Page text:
What I’ve learned about social mobility and schools

As his three years on the Social Mobility Commission come to an end, Sammy Wright reflects on the challenge in schools
20th October 2021, 1:00pm


What I’ve learned about social mobility and schools

The Disadvantage Gap: What's The Truth About Schools & Social Mobility?

Three years ago I got a letter from the prime minister.

It was a bit of a surprise.

I’d applied for a post on the Social Mobility Commission, without really having twigged that this would be a government appointment. I just thought it would be interesting.

I certainly didn’t expect to end up speaking to the BBC before gate duty and telling my A-level literature class to be quiet while I presented to a group of MPs.

Now, though, my three-year term is up and it’s got me reflecting on the whole process, what we achieve and what the key insights are for the future that schools should be aware of.

More by Sammy Wright: 

The most obvious insight is one that I think all of us in education know: we are in a moment of generational crisis.

This was the case long before Covid hit. Don’t believe the helpless “who could have predicted this?” statements about a decade of progress being undone that have come out over the past year.

Our research shows clearly that the progress gap at key stage 4 has widened every year since 2016.

Social mobility: Closing the disadvantage gap in schools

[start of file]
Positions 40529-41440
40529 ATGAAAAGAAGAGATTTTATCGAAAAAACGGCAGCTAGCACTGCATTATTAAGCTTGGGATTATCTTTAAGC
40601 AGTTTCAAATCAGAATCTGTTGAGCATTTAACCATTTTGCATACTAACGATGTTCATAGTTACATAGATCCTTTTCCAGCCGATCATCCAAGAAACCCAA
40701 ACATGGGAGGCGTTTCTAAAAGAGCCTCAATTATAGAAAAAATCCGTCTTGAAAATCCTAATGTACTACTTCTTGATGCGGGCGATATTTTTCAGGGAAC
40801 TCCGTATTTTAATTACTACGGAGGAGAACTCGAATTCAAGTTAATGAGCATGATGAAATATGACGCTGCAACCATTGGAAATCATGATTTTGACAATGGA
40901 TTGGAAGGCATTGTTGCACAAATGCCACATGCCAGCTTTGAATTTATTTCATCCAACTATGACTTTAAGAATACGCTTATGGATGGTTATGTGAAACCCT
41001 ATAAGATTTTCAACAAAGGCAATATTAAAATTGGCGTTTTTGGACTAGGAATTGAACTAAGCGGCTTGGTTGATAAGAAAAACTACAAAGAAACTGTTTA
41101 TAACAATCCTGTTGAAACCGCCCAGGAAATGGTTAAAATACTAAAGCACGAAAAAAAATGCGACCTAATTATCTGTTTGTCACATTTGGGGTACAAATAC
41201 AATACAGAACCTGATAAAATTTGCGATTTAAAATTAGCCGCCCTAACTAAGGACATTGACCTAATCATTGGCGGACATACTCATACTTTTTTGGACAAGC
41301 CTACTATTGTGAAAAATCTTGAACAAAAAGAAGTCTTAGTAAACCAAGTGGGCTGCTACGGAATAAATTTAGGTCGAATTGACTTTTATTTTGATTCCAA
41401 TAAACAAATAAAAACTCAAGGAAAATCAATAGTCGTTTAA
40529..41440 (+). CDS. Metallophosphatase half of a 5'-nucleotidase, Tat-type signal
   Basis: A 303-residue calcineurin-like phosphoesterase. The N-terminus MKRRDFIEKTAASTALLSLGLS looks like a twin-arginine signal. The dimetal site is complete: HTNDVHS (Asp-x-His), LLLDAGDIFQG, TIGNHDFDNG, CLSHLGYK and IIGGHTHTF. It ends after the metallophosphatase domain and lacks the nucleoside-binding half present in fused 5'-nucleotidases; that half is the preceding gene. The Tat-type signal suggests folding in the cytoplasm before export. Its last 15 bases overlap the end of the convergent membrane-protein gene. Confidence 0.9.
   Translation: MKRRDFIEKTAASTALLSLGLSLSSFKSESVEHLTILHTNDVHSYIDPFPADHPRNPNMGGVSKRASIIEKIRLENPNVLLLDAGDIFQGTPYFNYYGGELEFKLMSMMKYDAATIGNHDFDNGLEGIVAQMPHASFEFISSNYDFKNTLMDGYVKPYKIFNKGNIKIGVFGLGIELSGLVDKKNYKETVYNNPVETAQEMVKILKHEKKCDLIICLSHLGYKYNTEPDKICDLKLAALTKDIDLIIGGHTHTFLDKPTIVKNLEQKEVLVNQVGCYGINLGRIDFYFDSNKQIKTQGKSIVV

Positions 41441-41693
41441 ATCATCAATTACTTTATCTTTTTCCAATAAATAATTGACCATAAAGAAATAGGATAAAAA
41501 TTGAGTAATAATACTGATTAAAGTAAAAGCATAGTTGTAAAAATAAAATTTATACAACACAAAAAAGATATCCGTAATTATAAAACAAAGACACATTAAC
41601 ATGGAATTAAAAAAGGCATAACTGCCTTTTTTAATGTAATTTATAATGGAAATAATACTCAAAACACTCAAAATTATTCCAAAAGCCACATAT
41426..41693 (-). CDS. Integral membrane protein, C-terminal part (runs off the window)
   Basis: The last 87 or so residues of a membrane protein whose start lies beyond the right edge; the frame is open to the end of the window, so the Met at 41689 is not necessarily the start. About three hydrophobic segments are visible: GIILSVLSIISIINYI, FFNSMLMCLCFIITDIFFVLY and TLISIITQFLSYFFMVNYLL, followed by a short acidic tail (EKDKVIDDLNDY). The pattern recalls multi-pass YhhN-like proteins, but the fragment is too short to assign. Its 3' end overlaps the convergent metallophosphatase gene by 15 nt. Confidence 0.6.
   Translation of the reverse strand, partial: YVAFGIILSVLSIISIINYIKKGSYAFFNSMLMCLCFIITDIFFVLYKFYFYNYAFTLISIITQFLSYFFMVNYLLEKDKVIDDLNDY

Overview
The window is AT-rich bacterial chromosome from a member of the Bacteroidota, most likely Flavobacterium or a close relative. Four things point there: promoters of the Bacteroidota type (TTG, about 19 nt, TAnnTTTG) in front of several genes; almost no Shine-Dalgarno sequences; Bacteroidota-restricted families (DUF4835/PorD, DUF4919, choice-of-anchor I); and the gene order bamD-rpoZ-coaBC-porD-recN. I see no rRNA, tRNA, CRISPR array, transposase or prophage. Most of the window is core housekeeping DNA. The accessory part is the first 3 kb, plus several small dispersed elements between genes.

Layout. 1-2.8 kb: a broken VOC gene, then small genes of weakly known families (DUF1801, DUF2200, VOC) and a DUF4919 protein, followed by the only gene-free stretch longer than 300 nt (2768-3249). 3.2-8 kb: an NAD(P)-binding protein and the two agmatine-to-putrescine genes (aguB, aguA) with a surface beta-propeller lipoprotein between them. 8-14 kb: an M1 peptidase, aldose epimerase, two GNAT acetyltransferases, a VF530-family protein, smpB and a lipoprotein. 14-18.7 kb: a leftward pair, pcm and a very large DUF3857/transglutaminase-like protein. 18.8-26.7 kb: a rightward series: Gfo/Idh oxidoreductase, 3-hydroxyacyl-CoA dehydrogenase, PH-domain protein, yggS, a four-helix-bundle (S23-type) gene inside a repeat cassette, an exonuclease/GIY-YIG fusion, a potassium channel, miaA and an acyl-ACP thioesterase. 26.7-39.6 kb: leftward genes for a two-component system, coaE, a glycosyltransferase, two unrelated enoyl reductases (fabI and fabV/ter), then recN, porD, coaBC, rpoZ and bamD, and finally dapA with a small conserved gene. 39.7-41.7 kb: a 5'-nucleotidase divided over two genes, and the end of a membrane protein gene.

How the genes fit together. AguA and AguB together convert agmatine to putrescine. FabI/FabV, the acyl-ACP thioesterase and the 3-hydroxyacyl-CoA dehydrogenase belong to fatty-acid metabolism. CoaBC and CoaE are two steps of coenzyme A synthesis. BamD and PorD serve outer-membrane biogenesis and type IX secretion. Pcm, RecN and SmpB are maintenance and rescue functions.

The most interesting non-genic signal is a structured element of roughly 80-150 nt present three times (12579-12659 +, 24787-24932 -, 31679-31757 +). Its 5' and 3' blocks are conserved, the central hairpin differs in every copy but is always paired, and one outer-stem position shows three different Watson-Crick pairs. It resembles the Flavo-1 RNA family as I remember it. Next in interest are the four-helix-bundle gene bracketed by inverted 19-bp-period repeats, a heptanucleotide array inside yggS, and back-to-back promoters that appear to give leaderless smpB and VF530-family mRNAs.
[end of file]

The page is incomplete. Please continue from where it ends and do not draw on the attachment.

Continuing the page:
The fact that we only found 11 schools in the country that had succeeded in closing that gap pre-pandemic, none of which were remotely representative (or famous in education circles for their successes), was for me a perfect illustration of the fact that our issues with the underachievement of disadvantaged children are systemic.

Put on top of that the collapse in alternative provision, children’s services and SEND support that has been driven by the vast cuts in local authority budgets, and we have a situation where, increasingly, our schools fail those they should help the most, and where the numbers of those they should help the most have been swelled massively by the pandemic.

So what should we do? Silent corridors or restorative conversations? More exams or fewer exams? Soft skills or academic rigour?

Call me naïve, but three years ago I didn’t even know edutwitter was a thing, and I certainly wasn’t into debating the finer points of prog vs trad.

So after I dutifully plunged into this world, it has been instructive to see the way that we, as teachers and school leaders, accept the burden of responsibility that the government (and society) places on us.

We get sucked into heated debates that frame the proportion of teacher talk in a lesson as more significant for a child’s achievement than whether or not they ate that day. To be blunt, we love the narrative that paints us as having the power to save.

But it isn’t all down to us.

Looking beyond the school gates

Simply put, we are facing the wrong direction. In the world of education, we spend our time looking into school and arguing over the mechanics, when the real debate is about the structure of the society beyond our school gates.

People often refer admiringly to other countries and their education systems as avatars of a particular approach - Singapore as the exemplar of the knowledge-rich approach, Germany as excelling in technical education for the workplace, and Finland as offering a child-centred, creative, self-actualisation approach.

But, of course, Singapore is a technocratic society heavily dependent on knowledge-rich jobs, Germany is a major manufacturing centre and Finland is a sparsely populated, high-tax, high-welfare state.